• establish your authority as someone who knows what they are on about
  • establish trust
  • demonstrate you are not just there for the mercenary sale
  • put into play the Rule of Reciprocity

Remember where we said ‘what customers think they need and what they actually need may be different’? This is the part of the conversation where you can offer advice on a variety of ways to help your customers achieve what they want – not all of which may involve your product or service.

Now of course you should have reasonable limits – you don’t want to get into a cycle of endlessly meeting with people who ‘pick your brain’ and take up your time with no intent to bring business your way.  Most genuine prospects will appreciate the something extra you have offered before any commitment to a sale and value your time.  If they chose to buy what you are selling you’ve set your relationship off on the best footing.

Follow up

When you’re not a natural salesperson, you can sometimes feel that following up is bothering your prospective customer or haranguing them for a sale.  But following up is an important aspect of closing a sale.  Unless your prospect has handed over a deposit or signed on the dotted line at your meeting, you’ll need to do it. Otherwise, you’re basically throwing away all the time you’ve invested with the customer to that point.

Here’s how to make the follow up process feel less awkward:

  1. Make it clear at your initial meeting that you will follow up and give them a time-frame in which you’ll contact them – check what suits them best. This way you’ll feel more awkward if you don’t follow up than if you do!  Get all the relevant contact details from them.  When people give out their phone number or email address they are basically giving you permission to follow up and expect to hear from you.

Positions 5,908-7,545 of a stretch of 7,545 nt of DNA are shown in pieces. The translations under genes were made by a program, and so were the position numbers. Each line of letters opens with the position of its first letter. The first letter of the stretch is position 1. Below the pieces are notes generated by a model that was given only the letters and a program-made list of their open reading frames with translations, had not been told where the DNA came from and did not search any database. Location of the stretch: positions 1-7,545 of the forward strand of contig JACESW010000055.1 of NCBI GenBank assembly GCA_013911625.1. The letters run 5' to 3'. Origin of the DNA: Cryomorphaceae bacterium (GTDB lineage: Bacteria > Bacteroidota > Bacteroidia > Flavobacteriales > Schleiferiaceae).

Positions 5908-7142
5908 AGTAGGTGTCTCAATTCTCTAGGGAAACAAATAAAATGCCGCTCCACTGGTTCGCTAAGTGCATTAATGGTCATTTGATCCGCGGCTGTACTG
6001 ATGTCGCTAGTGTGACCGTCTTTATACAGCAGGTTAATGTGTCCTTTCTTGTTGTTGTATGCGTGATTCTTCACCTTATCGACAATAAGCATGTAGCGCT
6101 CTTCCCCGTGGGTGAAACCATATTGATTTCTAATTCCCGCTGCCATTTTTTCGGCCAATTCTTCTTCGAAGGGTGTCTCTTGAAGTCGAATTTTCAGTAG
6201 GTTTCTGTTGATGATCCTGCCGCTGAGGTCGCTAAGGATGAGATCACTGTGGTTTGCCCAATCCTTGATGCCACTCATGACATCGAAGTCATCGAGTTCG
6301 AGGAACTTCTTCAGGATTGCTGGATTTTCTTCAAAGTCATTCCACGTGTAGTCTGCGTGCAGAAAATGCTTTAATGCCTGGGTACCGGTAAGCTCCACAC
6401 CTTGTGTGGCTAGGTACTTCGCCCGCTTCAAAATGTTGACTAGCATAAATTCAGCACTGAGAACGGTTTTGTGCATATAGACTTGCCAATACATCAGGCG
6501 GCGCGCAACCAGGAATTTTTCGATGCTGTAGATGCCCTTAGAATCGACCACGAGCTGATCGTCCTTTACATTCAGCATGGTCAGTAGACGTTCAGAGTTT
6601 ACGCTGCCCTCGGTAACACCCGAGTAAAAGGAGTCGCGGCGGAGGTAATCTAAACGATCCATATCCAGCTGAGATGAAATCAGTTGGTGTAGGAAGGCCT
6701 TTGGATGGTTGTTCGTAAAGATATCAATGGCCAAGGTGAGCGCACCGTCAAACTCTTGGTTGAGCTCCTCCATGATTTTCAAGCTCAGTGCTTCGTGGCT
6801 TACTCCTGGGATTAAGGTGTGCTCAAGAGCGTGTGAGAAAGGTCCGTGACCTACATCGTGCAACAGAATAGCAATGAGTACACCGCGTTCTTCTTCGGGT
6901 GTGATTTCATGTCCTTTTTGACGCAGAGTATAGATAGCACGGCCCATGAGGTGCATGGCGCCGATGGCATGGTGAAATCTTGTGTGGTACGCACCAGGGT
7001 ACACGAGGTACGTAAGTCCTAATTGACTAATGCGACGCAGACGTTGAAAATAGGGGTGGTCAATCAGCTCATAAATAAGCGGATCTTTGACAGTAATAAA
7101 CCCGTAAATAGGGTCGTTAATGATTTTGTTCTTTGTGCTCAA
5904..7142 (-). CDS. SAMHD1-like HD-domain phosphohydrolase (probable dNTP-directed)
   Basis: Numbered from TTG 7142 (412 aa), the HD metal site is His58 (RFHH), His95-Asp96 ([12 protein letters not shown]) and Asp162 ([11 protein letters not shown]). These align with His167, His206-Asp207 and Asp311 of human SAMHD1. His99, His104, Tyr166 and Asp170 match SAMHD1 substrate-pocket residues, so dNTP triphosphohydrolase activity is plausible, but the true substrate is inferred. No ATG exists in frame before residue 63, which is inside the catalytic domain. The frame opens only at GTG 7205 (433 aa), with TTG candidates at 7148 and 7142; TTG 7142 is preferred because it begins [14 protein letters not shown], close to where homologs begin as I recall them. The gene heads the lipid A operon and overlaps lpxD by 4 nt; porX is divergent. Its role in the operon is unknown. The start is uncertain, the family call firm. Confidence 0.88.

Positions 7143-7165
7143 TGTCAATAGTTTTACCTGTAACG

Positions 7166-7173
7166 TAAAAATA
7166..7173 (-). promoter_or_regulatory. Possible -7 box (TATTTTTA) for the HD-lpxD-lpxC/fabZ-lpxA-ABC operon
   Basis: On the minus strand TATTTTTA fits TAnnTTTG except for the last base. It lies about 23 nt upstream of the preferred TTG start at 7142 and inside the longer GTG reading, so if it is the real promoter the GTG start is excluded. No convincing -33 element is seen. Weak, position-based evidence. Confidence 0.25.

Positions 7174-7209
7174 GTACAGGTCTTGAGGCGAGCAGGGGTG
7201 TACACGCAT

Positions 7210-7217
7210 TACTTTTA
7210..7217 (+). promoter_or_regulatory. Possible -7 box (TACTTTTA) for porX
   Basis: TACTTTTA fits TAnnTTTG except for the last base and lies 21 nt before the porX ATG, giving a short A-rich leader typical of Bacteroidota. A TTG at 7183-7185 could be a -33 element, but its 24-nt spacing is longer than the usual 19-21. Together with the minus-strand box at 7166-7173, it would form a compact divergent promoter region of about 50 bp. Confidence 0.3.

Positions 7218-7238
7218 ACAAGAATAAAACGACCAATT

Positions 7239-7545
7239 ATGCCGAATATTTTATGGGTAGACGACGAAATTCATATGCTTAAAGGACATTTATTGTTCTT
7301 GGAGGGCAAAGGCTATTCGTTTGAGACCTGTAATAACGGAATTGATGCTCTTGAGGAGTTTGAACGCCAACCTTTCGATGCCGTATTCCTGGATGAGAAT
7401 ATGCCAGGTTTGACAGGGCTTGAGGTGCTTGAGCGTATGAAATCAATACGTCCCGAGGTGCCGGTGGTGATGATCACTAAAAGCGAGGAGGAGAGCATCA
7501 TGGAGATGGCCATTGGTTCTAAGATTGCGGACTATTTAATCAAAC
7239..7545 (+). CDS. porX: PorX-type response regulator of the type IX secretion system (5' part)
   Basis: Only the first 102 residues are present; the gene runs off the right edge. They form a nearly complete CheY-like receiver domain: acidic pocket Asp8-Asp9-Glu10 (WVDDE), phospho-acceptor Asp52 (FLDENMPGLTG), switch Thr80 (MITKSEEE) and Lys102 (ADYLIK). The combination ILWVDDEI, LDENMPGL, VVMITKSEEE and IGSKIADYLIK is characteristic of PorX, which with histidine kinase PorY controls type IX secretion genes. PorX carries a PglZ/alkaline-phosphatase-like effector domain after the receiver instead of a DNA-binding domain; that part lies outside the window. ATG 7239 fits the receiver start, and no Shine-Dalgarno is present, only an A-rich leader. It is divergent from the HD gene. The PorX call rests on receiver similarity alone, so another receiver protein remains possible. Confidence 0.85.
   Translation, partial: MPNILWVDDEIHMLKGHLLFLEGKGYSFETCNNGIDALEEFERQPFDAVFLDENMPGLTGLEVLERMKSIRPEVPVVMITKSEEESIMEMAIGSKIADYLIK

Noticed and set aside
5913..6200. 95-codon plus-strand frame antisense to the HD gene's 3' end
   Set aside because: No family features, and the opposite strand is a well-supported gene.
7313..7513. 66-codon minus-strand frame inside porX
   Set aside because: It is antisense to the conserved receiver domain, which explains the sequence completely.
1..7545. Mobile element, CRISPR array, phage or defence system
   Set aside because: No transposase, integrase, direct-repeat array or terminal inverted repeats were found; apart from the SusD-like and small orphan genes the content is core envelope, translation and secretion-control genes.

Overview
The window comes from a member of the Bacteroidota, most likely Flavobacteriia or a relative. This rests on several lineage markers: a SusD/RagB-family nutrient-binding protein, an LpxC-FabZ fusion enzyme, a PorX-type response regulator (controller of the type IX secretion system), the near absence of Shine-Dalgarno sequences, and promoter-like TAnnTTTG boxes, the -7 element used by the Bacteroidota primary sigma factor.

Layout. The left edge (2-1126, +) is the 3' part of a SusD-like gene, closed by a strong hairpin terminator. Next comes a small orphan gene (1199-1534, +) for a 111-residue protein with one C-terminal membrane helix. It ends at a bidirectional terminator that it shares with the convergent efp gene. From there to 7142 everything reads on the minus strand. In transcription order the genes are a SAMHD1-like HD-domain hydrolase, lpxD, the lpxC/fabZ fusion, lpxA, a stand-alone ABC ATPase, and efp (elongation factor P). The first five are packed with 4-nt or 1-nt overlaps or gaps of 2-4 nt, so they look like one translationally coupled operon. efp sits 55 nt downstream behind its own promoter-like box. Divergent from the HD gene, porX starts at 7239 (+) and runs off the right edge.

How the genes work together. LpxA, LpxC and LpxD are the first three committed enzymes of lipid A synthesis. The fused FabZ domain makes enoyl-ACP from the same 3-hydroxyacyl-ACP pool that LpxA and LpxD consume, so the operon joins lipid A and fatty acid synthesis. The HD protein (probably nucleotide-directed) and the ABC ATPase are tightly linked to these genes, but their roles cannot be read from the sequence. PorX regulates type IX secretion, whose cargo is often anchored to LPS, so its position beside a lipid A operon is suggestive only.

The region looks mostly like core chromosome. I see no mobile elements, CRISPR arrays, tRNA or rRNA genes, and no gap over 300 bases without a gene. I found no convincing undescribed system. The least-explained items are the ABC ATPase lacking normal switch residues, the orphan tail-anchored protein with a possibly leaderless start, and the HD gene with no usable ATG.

2. There may be a number of steps involved in your follow up, for example sending a proposal then issuing an estimate. Outline the process they can expect. Try to implement these steps as quickly as practical after your meeting.
  3. Contact the customer with a reason other than just ‘checking up’; for example, to see if they have any further questions or to update them on available timeslots for you to commence the work they need.
  4. Don’t be scared of the phone. Sometimes it seems easier and less intrusive to send a follow-up email – but it takes more effort to respond to emails that to have a quick chat, and it’s easier for emails to get ‘buried’ in the inbox.  By phoning the customer – ideally at a pre-agreed time, for example 3 days after meeting or sending a proposal – you could be saving them a lot of effort.

Follow-ups show that you want to build a relationship with your customers – and people are much more motivated to deal with people they have a good relationship with, not a faceless business.  Making an effort to follow up shows that you value the time you BOTH put into your initial meeting.

The simple process of following up potential prospects is more cost-effective than trying to gain new leads all the time. Research says that only 20% of sales leads are ever followed up – which means 80% of opportunities can go fallow simply due to lack of follow-up.

Change your thinking about selling

Turn that frown upside down and stop thinking of sales as a dirty but necessary part of doing business.  Instead, think of selling as an opportunity to build a relationship with your customers and see how you can help them get what they need.   Keeping in mind that people buy from people that they like. The sales process is a great opportunity to build a relationship with mutual benefits for you and your client – not just a way to make money.

Do you need professional content and design to back up your sales meetings?

Hook and Loop can help - contact us at 0404 086 140 or send us a message